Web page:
Australian sharemarket loses $38 billion in horror morning: Economy roundup

Panic has taken hold of the Australian sharemarket this morning as concerns about the stability of global financial markets wiped $38 billion off the value of the Australian sharemarket in a horror morning of trade.

Panic has taken hold of the Australian sharemarket this morning as concerns about the stability of global financial markets wiped $38 billion off the value of the Australian sharemarket in a horror morning of trade.

At midday AEST the benchmark S&P/ASX200 index was down 3.3%, or 155.9 points, at 4666.3.

Not surprisingly, financial stocks were hit hardest, with Macquarie Group down a whopping 16% to $28.50, after losing 7.8% yesterday.

Despite the company’s announcement last night that is it fundamentally sound, it appears investors are concerned about the company’s debt levels and exposure to the Wall Street crisis. Macquarie told the Australian Stock Exchange this morning that it was not aware of any reason for the big fall in its shares.

Investment bank Babcock & Brown has also been sold off sharply, losing 18.5%. Its stock has now fallen from $20 a share to just 75c since the start of the year.

The big four banks – ANZ, Commonwealth Bank, National Australia Bank and Westpac – have lost between 2.5% and 3% this morning, while AMP is down 4%.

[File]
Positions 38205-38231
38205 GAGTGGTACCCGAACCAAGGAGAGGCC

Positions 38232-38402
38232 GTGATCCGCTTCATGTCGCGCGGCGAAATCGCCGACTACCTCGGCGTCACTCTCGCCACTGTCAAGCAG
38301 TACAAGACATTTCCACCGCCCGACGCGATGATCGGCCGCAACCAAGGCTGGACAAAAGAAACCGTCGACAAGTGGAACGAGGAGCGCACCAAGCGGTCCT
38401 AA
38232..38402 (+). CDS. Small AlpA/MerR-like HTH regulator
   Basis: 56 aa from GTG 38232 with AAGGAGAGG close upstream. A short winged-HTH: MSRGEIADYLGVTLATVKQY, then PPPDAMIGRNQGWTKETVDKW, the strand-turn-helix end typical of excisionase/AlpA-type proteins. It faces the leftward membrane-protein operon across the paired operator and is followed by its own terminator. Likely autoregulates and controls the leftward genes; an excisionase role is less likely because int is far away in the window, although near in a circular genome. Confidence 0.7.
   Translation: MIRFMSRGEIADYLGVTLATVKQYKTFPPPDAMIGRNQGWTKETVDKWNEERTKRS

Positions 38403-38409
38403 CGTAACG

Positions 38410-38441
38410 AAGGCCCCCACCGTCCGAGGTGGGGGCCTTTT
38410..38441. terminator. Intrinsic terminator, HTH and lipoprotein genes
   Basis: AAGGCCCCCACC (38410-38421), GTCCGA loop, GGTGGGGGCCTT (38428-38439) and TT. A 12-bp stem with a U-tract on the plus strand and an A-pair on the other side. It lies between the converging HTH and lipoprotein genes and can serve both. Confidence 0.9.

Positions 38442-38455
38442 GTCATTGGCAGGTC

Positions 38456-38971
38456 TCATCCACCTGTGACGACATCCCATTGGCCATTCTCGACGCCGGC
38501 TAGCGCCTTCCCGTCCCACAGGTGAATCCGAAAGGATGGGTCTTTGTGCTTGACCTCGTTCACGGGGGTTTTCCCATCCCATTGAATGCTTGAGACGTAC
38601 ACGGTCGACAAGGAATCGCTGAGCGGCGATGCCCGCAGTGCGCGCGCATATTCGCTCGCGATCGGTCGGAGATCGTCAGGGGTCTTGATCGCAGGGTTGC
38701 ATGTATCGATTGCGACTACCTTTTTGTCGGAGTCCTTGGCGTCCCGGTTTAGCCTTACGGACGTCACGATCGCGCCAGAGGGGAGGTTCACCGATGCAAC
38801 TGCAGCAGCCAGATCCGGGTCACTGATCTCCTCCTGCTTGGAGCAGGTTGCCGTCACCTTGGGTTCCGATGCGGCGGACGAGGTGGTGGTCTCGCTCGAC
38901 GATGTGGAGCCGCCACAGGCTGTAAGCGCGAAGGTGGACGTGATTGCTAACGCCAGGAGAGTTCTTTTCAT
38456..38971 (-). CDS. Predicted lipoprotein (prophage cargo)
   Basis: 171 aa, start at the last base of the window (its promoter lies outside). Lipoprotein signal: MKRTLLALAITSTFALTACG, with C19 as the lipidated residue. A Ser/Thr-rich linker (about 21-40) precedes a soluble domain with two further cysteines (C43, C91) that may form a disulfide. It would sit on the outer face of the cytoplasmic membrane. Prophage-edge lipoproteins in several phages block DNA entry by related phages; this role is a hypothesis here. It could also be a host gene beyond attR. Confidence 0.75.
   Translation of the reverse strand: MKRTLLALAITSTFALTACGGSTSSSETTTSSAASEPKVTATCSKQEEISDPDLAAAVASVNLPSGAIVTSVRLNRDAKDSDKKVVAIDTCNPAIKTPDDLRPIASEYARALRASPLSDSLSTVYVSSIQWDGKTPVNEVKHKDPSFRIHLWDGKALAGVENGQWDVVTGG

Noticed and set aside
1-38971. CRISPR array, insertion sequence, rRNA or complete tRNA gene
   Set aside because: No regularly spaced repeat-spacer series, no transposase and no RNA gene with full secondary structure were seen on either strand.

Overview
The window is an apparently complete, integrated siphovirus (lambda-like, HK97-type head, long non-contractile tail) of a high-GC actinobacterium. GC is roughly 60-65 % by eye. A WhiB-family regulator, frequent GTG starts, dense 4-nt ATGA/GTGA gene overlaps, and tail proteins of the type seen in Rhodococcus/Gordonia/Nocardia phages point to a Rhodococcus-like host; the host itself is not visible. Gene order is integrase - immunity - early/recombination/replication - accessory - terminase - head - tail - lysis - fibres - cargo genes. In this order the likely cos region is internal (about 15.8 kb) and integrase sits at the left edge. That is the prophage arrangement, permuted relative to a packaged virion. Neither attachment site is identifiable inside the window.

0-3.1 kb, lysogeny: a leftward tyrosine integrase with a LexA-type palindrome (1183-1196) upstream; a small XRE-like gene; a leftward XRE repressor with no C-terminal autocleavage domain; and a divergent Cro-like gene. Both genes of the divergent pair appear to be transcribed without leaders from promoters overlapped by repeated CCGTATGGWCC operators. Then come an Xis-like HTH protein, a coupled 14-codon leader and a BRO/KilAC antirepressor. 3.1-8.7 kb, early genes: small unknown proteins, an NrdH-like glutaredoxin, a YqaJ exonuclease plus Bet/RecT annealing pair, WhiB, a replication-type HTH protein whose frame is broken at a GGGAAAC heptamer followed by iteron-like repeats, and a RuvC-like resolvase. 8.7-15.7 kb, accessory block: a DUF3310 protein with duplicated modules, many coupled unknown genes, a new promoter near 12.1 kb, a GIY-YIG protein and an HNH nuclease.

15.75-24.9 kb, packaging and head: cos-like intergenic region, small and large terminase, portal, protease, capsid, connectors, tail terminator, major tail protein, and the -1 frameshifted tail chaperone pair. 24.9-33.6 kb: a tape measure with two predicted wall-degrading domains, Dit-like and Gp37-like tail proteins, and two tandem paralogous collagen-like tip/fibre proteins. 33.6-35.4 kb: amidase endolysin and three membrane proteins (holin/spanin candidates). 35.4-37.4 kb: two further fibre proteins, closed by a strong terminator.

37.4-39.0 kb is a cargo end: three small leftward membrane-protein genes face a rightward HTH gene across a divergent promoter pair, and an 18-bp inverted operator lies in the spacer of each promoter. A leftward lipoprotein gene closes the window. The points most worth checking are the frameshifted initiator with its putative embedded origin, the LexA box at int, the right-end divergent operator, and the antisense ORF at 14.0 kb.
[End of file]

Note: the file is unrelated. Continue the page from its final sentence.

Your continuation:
Gold miners have defied the gloom. As often happens in a downturn, investors are flocking to the safe haven of gold to protect their portfolios; spot gold prices surged 10% in overnight trade and are up 1.1% this morning.

Funeral company InvoCare Ltd also gained.

“The market’s not taking prisoners at the moment,” Michael Heffernan, senior client adviser at Austock Securities, told Reuters this morning. “Gold and funerals are the way to go at the moment.”

The mood of the market was not helped by news that Lloyds had agreed to buy struggling rival HBOS for £12 billion, creating a £28 billion giant.

HBOS, Britain’s largest home lender, has lost half its value in six days as a result of the Wall Street crisis. The bank is extremely reliant on wholesale funding and banks have simply stopped lending to each other.

It was another horror night on Wall Street too, with the Dow Jones Industrial Average slumping 4.06%, or 449.36 points, to finish at 10,609.66.

 

See also: What the Wall Street crises means for the Australian economy, interest rates and SMEs

 

Trending

COMMENTS

Subscribe
Notify of
guest
0 Comments
Inline Feedbacks
View all comments